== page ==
• Tanaka K.
      • Okuda T.
      • Kasahara Y.
      • Obika S.
      Base-modified aptamers obtained by cell-internalization SELEX facilitate cellular uptake of an antisense oligonucleotide.
      ]. Similarly, conjugation of ASOs to N-acetylgalactosamine, a ligand of the liver-enriched asialoglycoprotein receptor (ASGR1), enhances ASO delivery to human hepatocytes [
      • Biessen E.A.L.
      • Van Berkel Tjc
      N-acetyl galactosamine targeting: paving the way for clinical application of nucleotide medicines in cardiovascular diseases.
      ,
      • Debacker A.J.
      • Voutila J.
      • Catley M.
      • Blakey D.
      • Habib N.
      Delivery of oligonucleotides to the liver with GalNAc: from research to registered therapeutic drug.
      ]. Lucas et al. used a different approach to achieve site-specific ASO activity: construction of a light-activatable ASO by attachment of photolabile protecting groups or “cages” to the ASO nucleobases (Fig. 1A) [
      • Lucas T.
      • Schafer F.
      • Muller P.
      • Eming S.A.
      • Heckel A.
      • Dimmeler S.
      Light-inducible antimiR-92a as a therapeutic strategy to promote skin repair in healing-impaired diabetic mice.
      ]. These cages prevent duplex formation with the target miRNA but can be removed by irradiation with 325 nm light. Intradermal injection of a caged anti-miR-92a antagomir in diabetic mice significantly reduced miR-92a levels in irradiated skin and improved wound healing similarly to conventional anti-miR-92a. However, mice injected with the light-activated anti-miR-92a had unchanged miR-92a expression in liver and kidney whereas mice injected with conventional anti-miR-92a had significantly lower expression of kidney miR-92a. The authors speculated that this approach could be used—likely with the aid of devices such as catheters or endoscopes—to achieve site-specific activity of antagomirs in internal organs while avoiding toxicity caused by systemic distribution of antagomirs.
      Fig. 1
      Fig. 1Schematic representation of targeted antagomir delivery systems and administration routes.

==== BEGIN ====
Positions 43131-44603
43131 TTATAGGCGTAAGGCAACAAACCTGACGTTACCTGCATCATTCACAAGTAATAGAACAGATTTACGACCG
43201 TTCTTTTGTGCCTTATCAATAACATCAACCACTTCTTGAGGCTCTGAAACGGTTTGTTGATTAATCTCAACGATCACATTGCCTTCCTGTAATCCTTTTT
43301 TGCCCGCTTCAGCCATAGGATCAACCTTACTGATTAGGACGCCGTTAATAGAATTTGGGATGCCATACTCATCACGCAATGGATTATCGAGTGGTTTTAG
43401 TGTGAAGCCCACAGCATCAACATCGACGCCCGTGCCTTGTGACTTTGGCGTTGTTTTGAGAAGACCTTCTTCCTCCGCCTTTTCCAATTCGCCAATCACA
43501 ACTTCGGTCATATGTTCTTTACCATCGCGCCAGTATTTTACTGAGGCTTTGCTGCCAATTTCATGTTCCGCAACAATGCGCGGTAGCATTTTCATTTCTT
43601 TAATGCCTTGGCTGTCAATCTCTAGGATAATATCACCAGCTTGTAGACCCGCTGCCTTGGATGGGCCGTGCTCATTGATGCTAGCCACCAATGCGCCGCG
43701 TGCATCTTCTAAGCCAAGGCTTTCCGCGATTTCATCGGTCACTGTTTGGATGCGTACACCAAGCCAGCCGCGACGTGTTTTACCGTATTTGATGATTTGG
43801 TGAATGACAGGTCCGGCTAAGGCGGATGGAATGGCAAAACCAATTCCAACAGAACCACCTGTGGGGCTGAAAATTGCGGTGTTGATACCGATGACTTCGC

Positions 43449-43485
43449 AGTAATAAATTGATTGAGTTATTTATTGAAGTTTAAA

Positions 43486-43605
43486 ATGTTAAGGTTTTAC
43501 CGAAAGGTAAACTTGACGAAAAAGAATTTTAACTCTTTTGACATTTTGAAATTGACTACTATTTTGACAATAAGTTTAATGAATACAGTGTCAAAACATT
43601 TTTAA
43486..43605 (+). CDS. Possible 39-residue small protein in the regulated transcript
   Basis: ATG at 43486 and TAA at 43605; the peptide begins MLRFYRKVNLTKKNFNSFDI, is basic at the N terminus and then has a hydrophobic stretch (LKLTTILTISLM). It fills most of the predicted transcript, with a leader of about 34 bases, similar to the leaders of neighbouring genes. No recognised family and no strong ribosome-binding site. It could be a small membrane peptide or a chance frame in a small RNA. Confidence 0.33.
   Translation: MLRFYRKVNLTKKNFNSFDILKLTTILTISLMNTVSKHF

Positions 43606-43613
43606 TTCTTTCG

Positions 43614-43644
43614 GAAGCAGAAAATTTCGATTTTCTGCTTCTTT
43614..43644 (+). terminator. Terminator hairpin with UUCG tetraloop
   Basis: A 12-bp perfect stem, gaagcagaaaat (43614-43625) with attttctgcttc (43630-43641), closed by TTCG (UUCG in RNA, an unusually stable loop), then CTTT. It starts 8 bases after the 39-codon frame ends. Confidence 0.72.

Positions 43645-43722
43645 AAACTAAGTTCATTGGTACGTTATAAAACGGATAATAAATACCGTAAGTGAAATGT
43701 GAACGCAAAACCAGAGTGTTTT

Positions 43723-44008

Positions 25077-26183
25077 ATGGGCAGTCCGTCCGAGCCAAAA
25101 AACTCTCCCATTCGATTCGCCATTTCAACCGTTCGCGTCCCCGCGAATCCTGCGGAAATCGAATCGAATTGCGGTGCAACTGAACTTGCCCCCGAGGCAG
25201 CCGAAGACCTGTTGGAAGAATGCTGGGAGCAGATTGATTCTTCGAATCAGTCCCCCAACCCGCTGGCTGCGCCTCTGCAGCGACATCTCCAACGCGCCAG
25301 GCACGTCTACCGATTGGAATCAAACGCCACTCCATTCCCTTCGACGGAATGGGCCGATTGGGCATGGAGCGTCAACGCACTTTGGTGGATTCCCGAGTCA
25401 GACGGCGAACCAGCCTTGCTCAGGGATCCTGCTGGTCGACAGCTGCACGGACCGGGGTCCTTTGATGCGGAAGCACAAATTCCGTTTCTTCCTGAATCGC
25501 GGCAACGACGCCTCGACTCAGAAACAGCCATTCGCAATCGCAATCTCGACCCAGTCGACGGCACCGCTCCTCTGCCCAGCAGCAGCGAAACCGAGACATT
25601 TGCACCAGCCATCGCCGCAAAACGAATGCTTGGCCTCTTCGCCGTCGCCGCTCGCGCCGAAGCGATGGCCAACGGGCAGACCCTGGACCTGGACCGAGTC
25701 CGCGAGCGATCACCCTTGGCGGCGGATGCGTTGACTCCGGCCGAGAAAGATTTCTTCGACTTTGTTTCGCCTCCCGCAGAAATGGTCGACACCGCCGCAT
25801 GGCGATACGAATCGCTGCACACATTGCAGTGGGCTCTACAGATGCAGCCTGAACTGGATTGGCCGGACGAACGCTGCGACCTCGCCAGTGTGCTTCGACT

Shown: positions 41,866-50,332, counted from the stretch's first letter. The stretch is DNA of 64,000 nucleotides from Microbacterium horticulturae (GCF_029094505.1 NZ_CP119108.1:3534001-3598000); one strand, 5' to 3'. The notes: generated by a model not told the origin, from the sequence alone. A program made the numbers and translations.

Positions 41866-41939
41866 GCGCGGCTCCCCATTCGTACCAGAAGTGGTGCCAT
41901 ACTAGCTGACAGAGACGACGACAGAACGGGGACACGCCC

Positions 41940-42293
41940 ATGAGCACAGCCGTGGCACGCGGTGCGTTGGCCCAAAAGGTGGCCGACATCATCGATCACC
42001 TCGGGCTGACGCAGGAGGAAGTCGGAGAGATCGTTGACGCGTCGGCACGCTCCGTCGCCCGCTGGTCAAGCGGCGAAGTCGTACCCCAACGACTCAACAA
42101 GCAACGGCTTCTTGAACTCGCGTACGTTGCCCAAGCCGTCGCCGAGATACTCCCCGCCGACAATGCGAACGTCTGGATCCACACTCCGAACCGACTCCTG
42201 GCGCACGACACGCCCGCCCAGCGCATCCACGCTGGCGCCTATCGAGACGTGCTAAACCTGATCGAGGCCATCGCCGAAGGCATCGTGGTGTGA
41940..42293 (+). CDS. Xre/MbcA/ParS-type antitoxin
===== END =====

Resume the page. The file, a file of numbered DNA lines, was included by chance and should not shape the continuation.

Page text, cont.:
(Upper panel): Antagomirs (pink) are administered as non-encapsulated ASOs (A), are expressed from viral vectors (B), or are delivered by non-viral nanoparticle (NP) carriers (C). Some NP carriers can be loaded with plasmids (not shown) that express the antagomirs after cell entry. (A) Non-encapsulated antagomirs can be linked to functional groups such as ligands (e.g., N-acetylgalactosamine) that bind specific cell surface receptors or to cholesterol or cell-permeable peptides that enhance cell entry. Alternatively, photolabile “cages” can be linked to the antagomir nucleobases, allowing site-specific activation of the antagomir by illumination. (B) Antagomirs can also be expressed from viral vectors, typically adenoviruses (Ad), adeno-associated viruses (AAV), and lentiviruses (LV). In these cases, an expression cassette containing the antagomir sequence (pink) is inserted into the viral genome, potentially allowing long-term antagomir expression from within transduced cells. (C) Synthetic antagomirs (pink) or antagomir-encoding plasmids (not shown) can be incorporated within lipid-based NPs (e.g., extracellular vesicles (EVs) or liposomes), or polymer-based NPs. Lower panel: Antagomirs are commonly administered via intravenous injection (D), subcutaneously (not shown), or by injection into the adventitia (E). Antagomirs can also be injected directly into the myocardium or applied to the epicardium using hydrogel scaffolds (F). Intracoronary administration (not shown) is also used to deliver antagomirs to the myocardium. This figure was partly generated using Servier Medical Art. (For interpretation of the references to colour in this figure legend, the reader is referred to the Web version of this article.)